Lady Eli & a brutal 24 hours as a racing fan
As I stare at my screen and try to write this Monday evening, it's hard to believe how much the turf racing landscape has changed in the span of a mere 24 hours. On a relatively quiet Sunday afternoon, the biggest news was the upset of A Lot by the front-running Gallery in the Manila, and the Twitter argument about whether John Velazquez should have been a little more enterprising early aboard the favorite.
How inconsequential all of that seems now, after three bombshell stories.
By far the worst news was that Lady Eli is fighting for her life against that evil killer called laminitis. Just 11 days ago, this beautiful, unbeaten filly had sent fans -- and this observer -- into transports of joy in the July 4 Belmont Oaks Invitational (G1). We all had our pet ideas of what the rest of her itinerary should look like, assured that here was a rare creature indeed. The filly and mare turf division was at her feet, wasn't it? And with her fellow three-year-old fillies still sorting themselves out on the dirt, couldn't she end up as champion in that division too?
Even as we entertained such thoughts, little did we know that Lady Eli had stepped on a nail going back to trainer Chad Brown's barn after her devastating Oaks win. How cruel a twist of fate. She escapes all danger on the racecourse, only to be laid low by a stray nail on the backside? That's like Alexander the Great succumbing to the mosquito.
I grew concerned when reading Brown's call for prayers. That escalated into alarm when Brown's father tweeted this:
I would say that our hearts are shattered too, but as much as we can love Lady Eli from afar, that can't compare to the personal bond forged by those closest to her. Brown and his team will experience this blow in a far more crushing way. So too will everyone who's been around Lady Eli from her days at Runnymede.
Whether we ever get to see her on the racecourse again or not, I just hope -- and pray -- that she survives.
Still reeling from Lady Eli, the next bombshell was the retirement of Main Sequence due to a tendon injury. It's obviously a punch in the gut that the reigning champion turf and older male is now off the scene, especially since I'd voted for him as Horse of the Year in my first-ever Eclipse ballot.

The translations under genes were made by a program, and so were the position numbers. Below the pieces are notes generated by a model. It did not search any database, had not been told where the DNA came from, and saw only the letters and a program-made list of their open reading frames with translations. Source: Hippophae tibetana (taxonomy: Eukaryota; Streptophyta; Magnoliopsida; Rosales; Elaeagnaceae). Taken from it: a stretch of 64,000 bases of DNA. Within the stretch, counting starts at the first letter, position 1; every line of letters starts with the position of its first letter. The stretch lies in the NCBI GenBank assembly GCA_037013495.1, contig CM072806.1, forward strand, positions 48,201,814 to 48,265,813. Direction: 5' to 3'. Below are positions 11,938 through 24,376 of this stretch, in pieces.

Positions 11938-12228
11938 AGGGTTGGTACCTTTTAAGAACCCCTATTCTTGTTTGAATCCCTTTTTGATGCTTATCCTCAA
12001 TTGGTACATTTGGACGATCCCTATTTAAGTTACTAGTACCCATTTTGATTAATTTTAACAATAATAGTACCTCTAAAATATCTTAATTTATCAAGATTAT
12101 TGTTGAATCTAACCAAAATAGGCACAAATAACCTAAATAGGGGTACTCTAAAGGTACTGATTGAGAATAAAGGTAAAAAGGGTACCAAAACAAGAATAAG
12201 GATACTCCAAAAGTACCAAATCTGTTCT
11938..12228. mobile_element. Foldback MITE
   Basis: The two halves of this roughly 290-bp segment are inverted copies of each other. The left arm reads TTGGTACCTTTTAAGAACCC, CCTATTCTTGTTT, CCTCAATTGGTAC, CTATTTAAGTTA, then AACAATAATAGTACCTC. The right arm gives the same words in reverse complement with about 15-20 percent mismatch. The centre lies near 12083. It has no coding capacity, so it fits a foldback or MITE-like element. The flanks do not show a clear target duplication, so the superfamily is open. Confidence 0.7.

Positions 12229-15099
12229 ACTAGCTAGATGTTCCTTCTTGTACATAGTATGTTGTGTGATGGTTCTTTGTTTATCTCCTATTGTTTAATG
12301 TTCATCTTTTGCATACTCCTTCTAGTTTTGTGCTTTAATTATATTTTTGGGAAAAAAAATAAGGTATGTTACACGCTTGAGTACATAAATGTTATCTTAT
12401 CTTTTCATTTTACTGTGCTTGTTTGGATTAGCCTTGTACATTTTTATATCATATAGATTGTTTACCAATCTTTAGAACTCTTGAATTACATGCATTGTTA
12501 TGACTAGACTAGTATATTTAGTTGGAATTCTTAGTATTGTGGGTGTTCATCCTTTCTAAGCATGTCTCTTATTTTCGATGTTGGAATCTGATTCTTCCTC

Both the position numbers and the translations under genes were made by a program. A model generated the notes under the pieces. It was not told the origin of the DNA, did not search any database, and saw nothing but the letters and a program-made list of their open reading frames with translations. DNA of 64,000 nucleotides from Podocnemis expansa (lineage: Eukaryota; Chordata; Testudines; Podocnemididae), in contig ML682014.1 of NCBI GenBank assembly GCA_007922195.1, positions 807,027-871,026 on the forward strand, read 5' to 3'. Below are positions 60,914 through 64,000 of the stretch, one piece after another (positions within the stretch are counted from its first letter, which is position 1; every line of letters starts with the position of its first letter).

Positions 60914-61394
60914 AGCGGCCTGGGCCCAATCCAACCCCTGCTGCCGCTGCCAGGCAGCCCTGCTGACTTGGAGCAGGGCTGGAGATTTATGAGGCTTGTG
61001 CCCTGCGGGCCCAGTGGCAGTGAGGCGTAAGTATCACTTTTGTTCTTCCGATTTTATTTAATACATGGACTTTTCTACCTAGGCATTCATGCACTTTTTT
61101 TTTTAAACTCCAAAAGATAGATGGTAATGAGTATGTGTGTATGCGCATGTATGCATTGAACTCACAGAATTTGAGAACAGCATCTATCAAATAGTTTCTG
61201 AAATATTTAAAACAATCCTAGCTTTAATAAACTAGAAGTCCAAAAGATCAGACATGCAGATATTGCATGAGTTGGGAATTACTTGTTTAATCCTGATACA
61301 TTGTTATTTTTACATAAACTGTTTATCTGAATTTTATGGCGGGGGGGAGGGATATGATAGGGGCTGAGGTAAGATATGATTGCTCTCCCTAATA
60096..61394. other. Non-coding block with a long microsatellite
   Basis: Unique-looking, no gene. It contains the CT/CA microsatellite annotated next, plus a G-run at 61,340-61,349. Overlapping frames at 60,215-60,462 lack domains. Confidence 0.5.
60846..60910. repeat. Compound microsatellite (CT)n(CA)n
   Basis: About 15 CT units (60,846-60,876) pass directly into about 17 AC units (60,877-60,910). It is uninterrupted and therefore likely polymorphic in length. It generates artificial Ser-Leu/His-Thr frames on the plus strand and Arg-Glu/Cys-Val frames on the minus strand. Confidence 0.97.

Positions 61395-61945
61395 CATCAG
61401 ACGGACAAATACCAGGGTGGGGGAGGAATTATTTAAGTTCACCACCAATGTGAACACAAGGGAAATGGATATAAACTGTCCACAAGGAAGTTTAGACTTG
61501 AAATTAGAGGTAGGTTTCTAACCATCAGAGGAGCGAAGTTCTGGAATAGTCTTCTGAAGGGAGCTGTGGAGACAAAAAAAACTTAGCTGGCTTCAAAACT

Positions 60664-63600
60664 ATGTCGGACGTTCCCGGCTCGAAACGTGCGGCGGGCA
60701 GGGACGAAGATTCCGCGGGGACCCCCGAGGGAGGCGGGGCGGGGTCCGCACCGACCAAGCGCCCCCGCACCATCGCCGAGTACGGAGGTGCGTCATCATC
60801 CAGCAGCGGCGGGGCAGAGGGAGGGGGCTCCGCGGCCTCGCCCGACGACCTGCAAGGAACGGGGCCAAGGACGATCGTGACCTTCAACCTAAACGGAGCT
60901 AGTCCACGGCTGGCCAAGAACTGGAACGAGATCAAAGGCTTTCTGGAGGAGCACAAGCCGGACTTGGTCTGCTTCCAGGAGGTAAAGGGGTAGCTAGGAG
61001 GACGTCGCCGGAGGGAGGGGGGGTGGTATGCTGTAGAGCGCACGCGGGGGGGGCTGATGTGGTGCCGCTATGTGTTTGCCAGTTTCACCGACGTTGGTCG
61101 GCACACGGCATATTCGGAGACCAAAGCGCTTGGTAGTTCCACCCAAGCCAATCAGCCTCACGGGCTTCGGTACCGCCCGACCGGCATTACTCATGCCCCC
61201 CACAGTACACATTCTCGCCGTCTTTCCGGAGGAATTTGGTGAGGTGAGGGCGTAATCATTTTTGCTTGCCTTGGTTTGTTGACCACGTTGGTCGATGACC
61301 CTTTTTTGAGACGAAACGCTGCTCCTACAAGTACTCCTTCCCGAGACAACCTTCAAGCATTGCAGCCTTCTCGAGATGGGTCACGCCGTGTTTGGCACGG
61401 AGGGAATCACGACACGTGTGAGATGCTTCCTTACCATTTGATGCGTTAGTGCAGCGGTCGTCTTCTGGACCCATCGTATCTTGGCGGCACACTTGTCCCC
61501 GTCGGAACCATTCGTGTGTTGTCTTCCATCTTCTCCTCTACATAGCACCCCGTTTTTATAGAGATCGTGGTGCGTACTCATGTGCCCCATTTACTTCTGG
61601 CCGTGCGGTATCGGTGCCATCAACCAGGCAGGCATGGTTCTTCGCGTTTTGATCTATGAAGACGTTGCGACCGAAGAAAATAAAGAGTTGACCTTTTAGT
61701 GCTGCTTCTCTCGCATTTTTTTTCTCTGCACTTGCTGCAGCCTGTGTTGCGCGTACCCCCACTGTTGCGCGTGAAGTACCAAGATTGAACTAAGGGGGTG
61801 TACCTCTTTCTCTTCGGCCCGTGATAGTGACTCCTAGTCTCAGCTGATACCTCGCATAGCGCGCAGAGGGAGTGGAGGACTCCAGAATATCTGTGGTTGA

Yet at the same time, I felt an admixture of relief that there was actually a reason for his flop in the United Nations (G1). And we were also reminded of how thoughtful trainer Graham Motion and his team are. In the midst of their crushing news about the stable star, they made special reference to the serious injuries suffered by Main Sequence's regular rider, Rajiv Maragh, at Belmont on Friday. Their kindness lent a nice touch to otherwise bad news.
Main Sequence leaves a void at the top of the turf division, with no obvious heir apparent. Things look pretty fluid at this point among the longer-distance turf types. And unless Wise Dan continues to make good progress and remarkably gets back into the championship picture, you can say the same about the milers.
The bleak news cycle started about this time last evening, with the revelation of California Chrome's cannon bone injury. The Horse of the Year was not only out of the Arlington Million (G1), but hors de combat for the rest of the season (and maybe even for good).
While it's disappointing that Chrome wouldn't be seen again for the foreseeable future, I was worried about how he'd be able to deliver a peak performance in the Million.
The vibes from part of the Chrome camp -- trainer Art Sherman and minority owner Steve Coburn -- hadn't been encouraging through his Royal Ascot caper. They knew that he was spent after laying his body down when second in the Dubai World Cup (G1), and were pretty much on the same page about wanting to return him to the U.S. Majority owner Perry Martin carried the day when deciding to send him to England for the June 17 Prince of Wales's (G1).
From an ocean away, we could see that Chrome looked rather thin, suggesting that he wasn't likely to be in tip-top shape for an awfully stern test. Then came the hoof bruise that knocked him out of the Prince of Wales's, followed by the report that he was wearing bar shoes. Now he was being whisked off to Chicago, instead of going home to Sherman's barn? I was taking a wait-and-see attitude regarding his time at Arlington, which didn't even last a week before the other shoe dropped, so to speak.
The most worrying thing about the Chrome news was that the injury was reportedly found because he was being vetted for a stud deal. Does that mean he wasn't showing signs of a problem before? If so, how long could that go on before he would present as lame, or at least off?
We can only hope that because his 2015 campaign has gone awry, that Martin would decide to keep him in training next year -- with Sherman, and let him map out the agenda.
Photo of Lady Eli, the day after the Belmont Oaks, courtesy of NYRA/Coglianese Photography/Susie Raisher.